Sunny skies brightened the mood on day two of the 2012 IISA Convention. Crowds seemed to swell and there was plenty of activity at the exhibit booths. Many vendors remained optimistic about the outlook for 2012 with early indications pointing towards a good buying climate.
Betsy and R.C. Cole of Cole Amusements Co., Inc from Covington, VA were on hand for the first time in several years. The Coles recently purchased an Eli Hy-5 II wheel with a "magnificent" lighting package. Betsy Cole said the show had a "very good" year and the couple was looking forward to 2012.
The Coles recently renewed their wedding vows on December 13th for their 25th anniversary. Following the ceremony, they took a second honeymoon to Key West.
The Coles are truly a family show, playing mostly in the western portion of Virginia but also venturing east and sometimes north towards D.C. Daughter Megan is a freshman at Virginia Tech where she plans to major in Psychology. She hopes to work one day as a child psychologist. Son Austin is a Junior in high school and plans to become a Pediatrician. Both kids help on the show during the summer.
Betsy said her recently updated husband was even better than the first version. Congratulations to them both!
Another family affair is Owen Trailer where father Ross and sons Jeff and David were manning the booth at the show. On display was a new Wacky Shack funhouse that will be going to Dick Stewart of Stewart Amusements.
Other projects in the pipeline include a Cuckoo Haus for West Coast Amusements, another for World,s Finest Shows and a Wacky Shack for Frasier Shows. The company hopes to do 8 to 9 projects this year.
Last year, Owen built 4 high-end bunkhouse units for Mike Wood. They have also built ten for Ray Cammack Shows and 17 over the course of three years for North American Midway Entertainment. Owen doesn,t see a big market for his bunkhouses because they are built at the higher end of the market where there is less demand from show owners.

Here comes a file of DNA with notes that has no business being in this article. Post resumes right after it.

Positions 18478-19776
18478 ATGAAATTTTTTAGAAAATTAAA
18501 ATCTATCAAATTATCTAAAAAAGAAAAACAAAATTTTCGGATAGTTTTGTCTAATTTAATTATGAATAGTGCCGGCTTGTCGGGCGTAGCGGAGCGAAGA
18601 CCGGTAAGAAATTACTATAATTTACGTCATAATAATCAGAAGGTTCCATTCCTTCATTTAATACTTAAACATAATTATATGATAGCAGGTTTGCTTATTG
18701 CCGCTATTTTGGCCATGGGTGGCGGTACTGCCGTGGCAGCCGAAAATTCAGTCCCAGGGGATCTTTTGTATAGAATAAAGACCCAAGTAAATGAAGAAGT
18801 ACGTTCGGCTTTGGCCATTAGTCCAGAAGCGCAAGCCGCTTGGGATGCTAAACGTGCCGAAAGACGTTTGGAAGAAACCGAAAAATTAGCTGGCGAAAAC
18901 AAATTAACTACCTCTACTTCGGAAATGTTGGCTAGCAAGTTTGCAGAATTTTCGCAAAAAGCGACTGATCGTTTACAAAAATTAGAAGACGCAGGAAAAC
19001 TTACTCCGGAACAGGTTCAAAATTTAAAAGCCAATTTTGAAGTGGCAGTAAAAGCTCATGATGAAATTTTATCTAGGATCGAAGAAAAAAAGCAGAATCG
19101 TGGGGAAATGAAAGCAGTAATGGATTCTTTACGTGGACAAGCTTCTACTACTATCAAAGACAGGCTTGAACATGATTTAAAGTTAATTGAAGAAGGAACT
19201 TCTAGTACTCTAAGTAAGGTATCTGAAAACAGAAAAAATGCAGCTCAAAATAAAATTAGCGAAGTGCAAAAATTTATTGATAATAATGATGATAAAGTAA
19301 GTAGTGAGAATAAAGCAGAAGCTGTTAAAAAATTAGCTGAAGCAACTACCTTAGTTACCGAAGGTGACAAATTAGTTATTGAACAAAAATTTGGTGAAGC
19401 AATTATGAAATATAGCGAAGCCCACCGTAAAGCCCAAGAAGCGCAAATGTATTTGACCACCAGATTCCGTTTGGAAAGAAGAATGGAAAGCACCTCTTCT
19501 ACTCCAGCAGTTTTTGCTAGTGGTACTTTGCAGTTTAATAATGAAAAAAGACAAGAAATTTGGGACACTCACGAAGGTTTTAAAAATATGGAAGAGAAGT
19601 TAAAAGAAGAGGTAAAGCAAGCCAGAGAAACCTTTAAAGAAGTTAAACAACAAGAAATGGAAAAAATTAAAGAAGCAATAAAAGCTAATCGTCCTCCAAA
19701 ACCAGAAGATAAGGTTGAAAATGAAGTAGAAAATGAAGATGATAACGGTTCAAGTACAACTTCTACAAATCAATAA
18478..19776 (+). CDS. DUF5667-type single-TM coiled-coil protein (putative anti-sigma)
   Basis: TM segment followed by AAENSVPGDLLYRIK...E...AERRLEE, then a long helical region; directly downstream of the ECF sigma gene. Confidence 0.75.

Owen Trailers was born in 1946 when Ross, father Loren, working in trailer sales, built a game trailer for a carnival operator he had met. Owens became friends with many carnival operators including a young Ron Burback, who was one of the first people he met in the industry. In 1957-58, he began building for Lloyd Hilligoss. Owens built games, food trailers and ticket boxes for Hilligoss and other shows. SJM Shows, Larry Davis, John Lopez and Western Pacific Shows made up the bulk of his business for 20 years.
In 1977 Ross Owen bought the company from his father and continued to grow the business. In 1992, after experimenting with similar ideas for year, he was approached by Guy Leavitt of Ray Cammack Shows to build a funhouse. After the first piece was built, the company began to take a new direction building fun houses and glass houses.
Owen sometimes muses with others about which company built the first food trailer in the industry. In 1955, his father built a 20 foot trailer for Pete Sutton which some claim was the first of its kind.
Owen has personally been coming to the IISA Trade Show since 1979 or 80. The Owen Trailer Company has been exhibiting for 18 years and they are looking forward to a fruitful experience at the show in 2012.
Each year, we have new faces stop by the MCW booth to visit. On Wednesday we met show owner Daniel Weaver, owner of Trowver Rides. The name is a combination of his wife,s maiden and married names.
Weaver bought Powell Amusements, a show that carried eight rides after spending over 40 years in the business as a food, game and ride operator. The show expanded to eleven rides and plays events in western Pennsylvania.